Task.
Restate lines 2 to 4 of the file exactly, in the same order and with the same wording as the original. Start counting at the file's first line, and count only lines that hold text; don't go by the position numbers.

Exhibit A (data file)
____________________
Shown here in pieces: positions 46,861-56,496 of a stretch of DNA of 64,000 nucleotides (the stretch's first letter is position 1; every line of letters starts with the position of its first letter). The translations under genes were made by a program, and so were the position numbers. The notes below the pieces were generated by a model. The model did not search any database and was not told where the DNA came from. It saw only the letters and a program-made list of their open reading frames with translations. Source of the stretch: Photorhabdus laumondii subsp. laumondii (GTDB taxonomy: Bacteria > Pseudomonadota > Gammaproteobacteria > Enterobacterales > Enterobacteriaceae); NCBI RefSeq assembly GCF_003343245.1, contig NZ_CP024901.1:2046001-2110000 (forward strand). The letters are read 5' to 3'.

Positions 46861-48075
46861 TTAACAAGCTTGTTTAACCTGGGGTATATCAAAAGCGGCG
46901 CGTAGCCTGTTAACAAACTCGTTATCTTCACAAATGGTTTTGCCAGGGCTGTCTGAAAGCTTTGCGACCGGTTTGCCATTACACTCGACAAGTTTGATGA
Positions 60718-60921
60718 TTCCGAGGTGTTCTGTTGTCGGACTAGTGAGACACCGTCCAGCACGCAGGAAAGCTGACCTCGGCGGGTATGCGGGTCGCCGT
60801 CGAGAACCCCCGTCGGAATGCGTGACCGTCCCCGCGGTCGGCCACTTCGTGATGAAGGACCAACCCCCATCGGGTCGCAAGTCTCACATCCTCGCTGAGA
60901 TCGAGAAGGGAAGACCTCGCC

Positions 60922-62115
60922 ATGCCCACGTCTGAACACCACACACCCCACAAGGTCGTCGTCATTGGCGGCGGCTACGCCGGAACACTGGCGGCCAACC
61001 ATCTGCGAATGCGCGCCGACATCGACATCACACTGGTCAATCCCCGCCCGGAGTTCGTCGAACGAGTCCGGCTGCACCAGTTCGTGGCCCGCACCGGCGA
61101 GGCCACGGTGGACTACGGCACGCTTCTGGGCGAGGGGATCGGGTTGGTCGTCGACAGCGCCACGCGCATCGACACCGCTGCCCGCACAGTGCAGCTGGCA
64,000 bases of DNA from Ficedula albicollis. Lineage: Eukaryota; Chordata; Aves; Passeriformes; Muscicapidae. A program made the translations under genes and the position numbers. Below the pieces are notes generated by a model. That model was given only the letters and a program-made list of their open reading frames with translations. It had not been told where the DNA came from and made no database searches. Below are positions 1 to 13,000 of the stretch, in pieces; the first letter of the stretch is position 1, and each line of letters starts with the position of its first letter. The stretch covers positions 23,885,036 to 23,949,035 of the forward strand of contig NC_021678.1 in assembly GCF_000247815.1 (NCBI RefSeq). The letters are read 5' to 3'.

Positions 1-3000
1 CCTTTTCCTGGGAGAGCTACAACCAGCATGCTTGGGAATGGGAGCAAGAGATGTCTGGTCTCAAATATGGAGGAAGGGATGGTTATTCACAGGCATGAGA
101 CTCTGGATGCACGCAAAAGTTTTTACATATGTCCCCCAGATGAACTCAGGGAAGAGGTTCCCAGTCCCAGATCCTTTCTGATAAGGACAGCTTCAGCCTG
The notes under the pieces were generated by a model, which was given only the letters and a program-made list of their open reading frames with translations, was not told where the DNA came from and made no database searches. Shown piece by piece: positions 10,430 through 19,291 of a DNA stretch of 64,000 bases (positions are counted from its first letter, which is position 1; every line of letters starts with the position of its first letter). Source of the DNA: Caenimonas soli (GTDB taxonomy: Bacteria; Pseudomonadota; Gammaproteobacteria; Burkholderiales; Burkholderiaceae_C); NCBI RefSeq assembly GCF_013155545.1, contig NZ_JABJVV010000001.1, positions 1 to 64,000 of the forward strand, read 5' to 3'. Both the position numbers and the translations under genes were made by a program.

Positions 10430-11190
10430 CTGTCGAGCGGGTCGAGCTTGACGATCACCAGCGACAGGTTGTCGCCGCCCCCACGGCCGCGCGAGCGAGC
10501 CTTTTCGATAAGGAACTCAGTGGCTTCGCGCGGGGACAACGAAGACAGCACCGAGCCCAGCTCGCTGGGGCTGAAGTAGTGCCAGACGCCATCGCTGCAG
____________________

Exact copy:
Positions 46861-48075
46861 TTAACAAGCTTGTTTAACCTGGGGTATATCAAAAGCGGCG
46901 CGTAGCCTGTTAACAAACTCGTTATCTTCACAAATGGTTTTGCCAGGGCTGTCTGAAAGCTTTGCGACCGGTTTGCCATTACACTCGACAAGTTTGATGA